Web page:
Few are aware that Cushing treated childhood hydrocephalus. Examples of these treatments include the placement of ventriculo-subgaleal shunts, ventriculo-jugular shunts, ventriculo-superior sagittal sinus shunts, and at least 12 lumbar cistern-to-retroperitoneal shunts that, as he put it, had “a considerable measure of success.”
Although decades went by before reliable treatments for hydrocephalus were established, Cushing pioneered both the thought processes and surgical options for this disease 4).
Mehta et al., describe Cushing's treatment of 6 children, in all of whom Cushing established a diagnosis of “birth hemorrhage.” By reviewing Cushing's operative indications, techniques, and outcomes, the authors aim to understand the philosophy of his pediatric neurosurgical management and how this informed his development of neurosurgery as a new specialty 5).
Following IRB approval, and through the courtesy of the Alan Mason Chesney Archives, the surgical records of the Johns Hopkins Hospital, from 1896 to 1912, were reviewed. Patients operated upon by Harvey Cushing were selected for further analysis. Within this cohort, Chesler et al., recovered all available records for a single patient with hydrocephalus and spina bifida, who was treated with a ventriculosubgaleal shunt prior to repair of the spina bifida.
A 3 month-old infant presented with hydrocephalus associated with spina bifida. Cushing performed serial lumbar and ventricular punctures. Following this, Cushing took the patient to the operating room for placement of a ventriculosubgaleal shunt. The patient subsequently underwent excision of the myelomeningocele sac, with post-operative mortality due to unspecified causes.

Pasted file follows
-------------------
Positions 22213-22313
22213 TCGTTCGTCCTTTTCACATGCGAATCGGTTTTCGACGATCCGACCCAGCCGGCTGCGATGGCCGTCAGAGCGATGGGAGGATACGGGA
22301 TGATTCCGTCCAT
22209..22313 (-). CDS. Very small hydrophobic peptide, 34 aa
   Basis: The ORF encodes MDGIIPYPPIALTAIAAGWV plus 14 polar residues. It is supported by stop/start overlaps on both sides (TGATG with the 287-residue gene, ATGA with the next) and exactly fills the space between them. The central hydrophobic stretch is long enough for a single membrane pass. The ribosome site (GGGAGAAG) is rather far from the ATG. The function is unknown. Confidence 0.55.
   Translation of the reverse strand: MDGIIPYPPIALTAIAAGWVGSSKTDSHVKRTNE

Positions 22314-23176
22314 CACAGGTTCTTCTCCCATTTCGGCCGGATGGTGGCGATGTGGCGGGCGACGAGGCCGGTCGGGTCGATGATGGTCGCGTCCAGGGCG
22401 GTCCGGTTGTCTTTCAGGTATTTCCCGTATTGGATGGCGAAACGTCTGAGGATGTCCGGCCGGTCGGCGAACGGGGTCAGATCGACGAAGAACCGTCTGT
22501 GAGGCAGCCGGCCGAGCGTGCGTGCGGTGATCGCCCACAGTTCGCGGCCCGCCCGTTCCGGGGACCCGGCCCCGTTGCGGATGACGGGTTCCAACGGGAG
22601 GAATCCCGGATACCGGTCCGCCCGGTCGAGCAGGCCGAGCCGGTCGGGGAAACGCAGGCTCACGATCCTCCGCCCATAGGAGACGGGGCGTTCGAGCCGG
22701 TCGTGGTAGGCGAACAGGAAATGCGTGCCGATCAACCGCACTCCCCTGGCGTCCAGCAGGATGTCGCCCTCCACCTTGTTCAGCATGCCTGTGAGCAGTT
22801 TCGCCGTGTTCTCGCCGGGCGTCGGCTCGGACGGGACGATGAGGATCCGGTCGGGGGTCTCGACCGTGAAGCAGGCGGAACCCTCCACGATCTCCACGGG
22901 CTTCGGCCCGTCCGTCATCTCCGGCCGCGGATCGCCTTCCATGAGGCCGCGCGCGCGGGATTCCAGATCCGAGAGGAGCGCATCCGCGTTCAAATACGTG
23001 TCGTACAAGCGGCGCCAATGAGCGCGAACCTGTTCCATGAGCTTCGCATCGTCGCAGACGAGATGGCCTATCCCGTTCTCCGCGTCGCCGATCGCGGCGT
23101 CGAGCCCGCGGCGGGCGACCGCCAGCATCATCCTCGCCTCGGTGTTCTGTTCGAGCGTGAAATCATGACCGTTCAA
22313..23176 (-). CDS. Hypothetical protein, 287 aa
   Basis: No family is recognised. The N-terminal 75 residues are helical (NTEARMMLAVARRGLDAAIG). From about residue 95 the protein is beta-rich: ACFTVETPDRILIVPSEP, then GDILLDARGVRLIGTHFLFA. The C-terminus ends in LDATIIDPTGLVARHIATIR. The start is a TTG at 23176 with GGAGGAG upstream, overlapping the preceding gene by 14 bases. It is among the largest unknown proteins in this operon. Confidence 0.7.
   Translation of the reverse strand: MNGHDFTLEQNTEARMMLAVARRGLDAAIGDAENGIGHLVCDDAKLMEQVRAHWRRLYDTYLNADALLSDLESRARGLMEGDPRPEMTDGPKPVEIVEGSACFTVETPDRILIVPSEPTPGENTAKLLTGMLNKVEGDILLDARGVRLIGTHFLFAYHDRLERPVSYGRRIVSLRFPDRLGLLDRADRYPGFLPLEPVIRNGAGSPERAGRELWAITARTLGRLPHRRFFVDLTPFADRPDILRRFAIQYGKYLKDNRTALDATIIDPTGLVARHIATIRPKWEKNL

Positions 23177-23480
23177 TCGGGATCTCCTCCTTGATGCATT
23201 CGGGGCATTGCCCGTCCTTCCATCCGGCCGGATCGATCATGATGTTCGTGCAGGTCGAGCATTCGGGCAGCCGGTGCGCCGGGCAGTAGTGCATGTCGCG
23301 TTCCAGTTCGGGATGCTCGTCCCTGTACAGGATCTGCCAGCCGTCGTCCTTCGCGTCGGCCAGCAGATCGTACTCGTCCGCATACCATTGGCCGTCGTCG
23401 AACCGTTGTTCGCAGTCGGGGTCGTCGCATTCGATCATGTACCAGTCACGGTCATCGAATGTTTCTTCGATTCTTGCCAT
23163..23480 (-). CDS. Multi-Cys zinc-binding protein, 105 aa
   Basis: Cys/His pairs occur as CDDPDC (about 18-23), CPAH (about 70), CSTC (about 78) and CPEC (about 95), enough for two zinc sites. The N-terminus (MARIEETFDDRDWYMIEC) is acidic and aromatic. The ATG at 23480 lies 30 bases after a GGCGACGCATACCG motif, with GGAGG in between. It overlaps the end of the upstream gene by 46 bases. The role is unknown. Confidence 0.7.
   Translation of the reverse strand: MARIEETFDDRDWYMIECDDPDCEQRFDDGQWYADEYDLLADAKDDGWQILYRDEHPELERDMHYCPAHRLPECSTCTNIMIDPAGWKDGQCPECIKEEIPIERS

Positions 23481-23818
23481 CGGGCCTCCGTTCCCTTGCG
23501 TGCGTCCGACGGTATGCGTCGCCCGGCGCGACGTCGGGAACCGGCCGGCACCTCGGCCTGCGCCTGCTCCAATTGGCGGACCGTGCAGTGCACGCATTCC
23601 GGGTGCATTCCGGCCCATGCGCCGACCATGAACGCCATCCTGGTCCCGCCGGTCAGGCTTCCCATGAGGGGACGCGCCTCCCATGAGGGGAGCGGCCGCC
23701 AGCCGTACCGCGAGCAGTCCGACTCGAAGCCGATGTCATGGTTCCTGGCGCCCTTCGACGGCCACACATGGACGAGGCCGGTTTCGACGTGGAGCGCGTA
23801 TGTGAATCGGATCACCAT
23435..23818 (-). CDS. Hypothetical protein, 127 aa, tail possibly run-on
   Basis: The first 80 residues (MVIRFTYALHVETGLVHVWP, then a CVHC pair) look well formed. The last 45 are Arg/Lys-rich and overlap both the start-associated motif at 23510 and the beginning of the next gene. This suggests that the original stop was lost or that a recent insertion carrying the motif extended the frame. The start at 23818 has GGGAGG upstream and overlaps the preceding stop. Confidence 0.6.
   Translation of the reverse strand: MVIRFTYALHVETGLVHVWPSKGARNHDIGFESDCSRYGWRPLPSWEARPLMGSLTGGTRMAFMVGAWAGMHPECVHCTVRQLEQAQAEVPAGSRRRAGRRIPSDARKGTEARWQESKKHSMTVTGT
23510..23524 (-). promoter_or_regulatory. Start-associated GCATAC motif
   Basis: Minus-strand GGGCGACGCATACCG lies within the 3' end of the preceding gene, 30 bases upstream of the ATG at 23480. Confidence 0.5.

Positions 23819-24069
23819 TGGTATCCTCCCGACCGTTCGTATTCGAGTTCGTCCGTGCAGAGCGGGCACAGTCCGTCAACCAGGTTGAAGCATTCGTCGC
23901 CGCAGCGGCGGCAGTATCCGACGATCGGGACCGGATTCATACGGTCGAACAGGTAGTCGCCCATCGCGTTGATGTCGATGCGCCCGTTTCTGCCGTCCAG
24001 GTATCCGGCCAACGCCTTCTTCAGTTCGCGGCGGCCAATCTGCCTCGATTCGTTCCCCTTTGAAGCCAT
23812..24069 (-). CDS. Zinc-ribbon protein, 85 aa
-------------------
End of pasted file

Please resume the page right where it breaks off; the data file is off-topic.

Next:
Cushing's publications document a preference for translumbar-peritoneal drainage in patients with congenital hydrocephalus, particularly those with spina bifida. Although the placement of ventriculosubgaleal shunts has become an accepted practice for contemporary neurosurgeons, this case illustrates the challenges that early neurosurgeons faced in developing operative approaches for the treatment of congenital hydrocephalus 6).
Dmetrichuk et al., describe Cushing's early experience with a pediatric brainstem glioma during his time as a young attending physician at the Johns Hopkins Hospital. The case, presented in 1909, described the clinical events in a 15-year-old schoolgirl who presented with signs of a cerebellopontine lesion. A suboccipital exploration was performed by Cushing; his findings and surgical approach are described.
Harvey Cushing's early contributions to the field of pediatric neurosurgery, and to the operative treatment of pediatric brainstem gliomas have remained largely unknown. The case presented here represents the early work of the American “Father of Neurosurgery.” 7).